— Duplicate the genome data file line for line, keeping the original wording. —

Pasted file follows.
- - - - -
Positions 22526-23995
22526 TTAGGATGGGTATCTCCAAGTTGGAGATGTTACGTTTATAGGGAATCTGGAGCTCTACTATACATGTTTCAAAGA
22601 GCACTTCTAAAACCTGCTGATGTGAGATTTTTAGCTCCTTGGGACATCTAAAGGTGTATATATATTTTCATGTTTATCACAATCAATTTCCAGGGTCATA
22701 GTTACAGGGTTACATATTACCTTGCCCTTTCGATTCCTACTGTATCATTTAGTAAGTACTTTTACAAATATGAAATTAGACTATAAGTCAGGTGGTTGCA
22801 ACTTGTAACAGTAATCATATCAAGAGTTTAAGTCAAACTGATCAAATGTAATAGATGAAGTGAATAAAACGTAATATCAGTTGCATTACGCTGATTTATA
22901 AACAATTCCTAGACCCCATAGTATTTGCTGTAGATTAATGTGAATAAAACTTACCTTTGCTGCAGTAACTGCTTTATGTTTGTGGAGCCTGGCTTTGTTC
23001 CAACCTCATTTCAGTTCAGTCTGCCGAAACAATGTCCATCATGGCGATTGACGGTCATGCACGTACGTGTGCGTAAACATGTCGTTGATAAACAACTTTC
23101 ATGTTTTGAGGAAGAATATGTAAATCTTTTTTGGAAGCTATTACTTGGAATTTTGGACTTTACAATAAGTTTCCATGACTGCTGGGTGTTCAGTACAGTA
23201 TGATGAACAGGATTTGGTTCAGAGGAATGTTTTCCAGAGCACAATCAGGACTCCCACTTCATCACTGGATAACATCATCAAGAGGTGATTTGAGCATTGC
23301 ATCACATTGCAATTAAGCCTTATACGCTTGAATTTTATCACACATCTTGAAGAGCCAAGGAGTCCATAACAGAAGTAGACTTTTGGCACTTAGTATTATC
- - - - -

Positions 22526-23995
22526 TTAGGATGGGTATCTCCAAGTTGGAGATGTTACGTTTATAGGGAATCTGGAGCTCTACTATACATGTTTCAAAGA
22601 GCACTTCTAAAACCTGCTGATGTGAGATTTTTAGCTCCTTGGGACATCTAAAGGTGTATATATATTTTCATGTTTATCACAATCAATTTCCAGGGTCATA
22701 GTTACAGGGTTACATATTACCTTGCCCTTTCGATTCCTACTGTATCATTTAGTAAGTACTTTTACAAATATGAAATTAGACTATAAGTCAGGTGGTTGCA
22801 ACTTGTAACAGTAATCATATCAAGAGTTTAAGTCAAACTGATCAAATGTAATAGATGAAGTGAATAAAACGTAATATCAGTTGCATTACGCTGATTTATA
22901 AACAATTCCTAGACCCCATAGTATTTGCTGTAGATTAATGTGAATAAAACTTACCTTTGCTGCAGTAACTGCTTTATGTTTGTGGAGCCTGGCTTTGTTC
23001 CAACCTCATTTCAGTTCAGTCTGCCGAAACAATGTCCATCATGGCGATTGACGGTCATGCACGTACGTGTGCGTAAACATGTCGTTGATAAACAACTTTC
23101 ATGTTTTGAGGAAGAATATGTAAATCTTTTTTGGAAGCTATTACTTGGAATTTTGGACTTTACAATAAGTTTCCATGACTGCTGGGTGTTCAGTACAGTA
23201 TGATGAACAGGATTTGGTTCAGAGGAATGTTTTCCAGAGCACAATCAGGACTCCCACTTCATCACTGGATAACATCATCAAGAGGTGATTTGAGCATTGC
23301 ATCACATTGCAATTAAGCCTTATACGCTTGAATTTTATCACACATCTTGAAGAGCCAAGGAGTCCATAACAGAAGTAGACTTTTGGCACTTAGTATTATC